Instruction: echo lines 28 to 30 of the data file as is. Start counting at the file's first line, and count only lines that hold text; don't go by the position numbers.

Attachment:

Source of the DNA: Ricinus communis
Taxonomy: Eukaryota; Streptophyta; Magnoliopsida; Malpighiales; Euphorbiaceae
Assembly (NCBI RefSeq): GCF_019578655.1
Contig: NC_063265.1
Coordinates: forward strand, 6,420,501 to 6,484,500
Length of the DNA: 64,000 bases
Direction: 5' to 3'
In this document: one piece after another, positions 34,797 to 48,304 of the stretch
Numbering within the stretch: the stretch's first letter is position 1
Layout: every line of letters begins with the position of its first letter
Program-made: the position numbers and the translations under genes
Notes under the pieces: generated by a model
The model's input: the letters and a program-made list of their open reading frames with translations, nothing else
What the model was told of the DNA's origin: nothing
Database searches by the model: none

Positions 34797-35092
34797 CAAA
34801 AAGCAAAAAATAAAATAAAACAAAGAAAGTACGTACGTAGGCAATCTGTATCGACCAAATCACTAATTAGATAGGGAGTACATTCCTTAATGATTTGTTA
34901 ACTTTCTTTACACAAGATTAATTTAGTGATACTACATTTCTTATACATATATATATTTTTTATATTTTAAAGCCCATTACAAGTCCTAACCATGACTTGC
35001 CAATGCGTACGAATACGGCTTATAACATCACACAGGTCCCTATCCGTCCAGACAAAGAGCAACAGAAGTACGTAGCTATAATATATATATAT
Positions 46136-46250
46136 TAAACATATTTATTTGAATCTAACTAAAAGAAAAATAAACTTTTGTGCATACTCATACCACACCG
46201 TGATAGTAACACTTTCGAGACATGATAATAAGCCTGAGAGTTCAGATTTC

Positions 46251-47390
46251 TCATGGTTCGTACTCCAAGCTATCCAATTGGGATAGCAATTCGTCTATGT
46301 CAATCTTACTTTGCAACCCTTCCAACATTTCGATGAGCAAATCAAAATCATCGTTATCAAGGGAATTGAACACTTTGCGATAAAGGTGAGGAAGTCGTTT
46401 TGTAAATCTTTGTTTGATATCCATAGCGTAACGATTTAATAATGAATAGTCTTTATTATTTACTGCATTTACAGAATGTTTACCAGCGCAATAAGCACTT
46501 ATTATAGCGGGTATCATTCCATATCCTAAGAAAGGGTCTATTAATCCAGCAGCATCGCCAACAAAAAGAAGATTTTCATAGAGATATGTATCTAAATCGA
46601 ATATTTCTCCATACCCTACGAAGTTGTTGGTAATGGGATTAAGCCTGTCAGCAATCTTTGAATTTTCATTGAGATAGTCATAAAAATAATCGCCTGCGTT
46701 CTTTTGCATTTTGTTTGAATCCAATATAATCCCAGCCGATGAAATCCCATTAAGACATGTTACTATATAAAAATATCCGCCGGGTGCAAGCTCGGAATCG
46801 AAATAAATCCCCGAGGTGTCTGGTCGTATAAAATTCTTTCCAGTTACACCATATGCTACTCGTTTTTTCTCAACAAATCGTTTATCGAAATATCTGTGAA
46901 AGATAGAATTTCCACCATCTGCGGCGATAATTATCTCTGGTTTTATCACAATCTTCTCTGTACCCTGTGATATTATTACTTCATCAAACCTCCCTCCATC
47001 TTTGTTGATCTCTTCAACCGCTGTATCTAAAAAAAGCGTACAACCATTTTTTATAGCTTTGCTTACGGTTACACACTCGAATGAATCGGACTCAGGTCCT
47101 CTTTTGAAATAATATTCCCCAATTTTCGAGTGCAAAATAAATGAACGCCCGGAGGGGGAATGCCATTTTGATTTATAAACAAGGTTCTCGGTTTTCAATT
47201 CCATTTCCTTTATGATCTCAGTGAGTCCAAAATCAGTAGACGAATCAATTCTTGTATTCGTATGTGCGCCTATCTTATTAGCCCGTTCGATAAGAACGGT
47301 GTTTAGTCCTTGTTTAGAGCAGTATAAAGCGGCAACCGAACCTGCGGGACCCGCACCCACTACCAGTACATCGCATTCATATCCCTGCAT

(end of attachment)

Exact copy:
46501 ATTATAGCGGGTATCATTCCATATCCTAAGAAAGGGTCTATTAATCCAGCAGCATCGCCAACAAAAAGAAGATTTTCATAGAGATATGTATCTAAATCGA
46601 ATATTTCTCCATACCCTACGAAGTTGTTGGTAATGGGATTAAGCCTGTCAGCAATCTTTGAATTTTCATTGAGATAGTCATAAAAATAATCGCCTGCGTT
46701 CTTTTGCATTTTGTTTGAATCCAATATAATCCCAGCCGATGAAATCCCATTAAGACATGTTACTATATAAAAATATCCGCCGGGTGCAAGCTCGGAATCG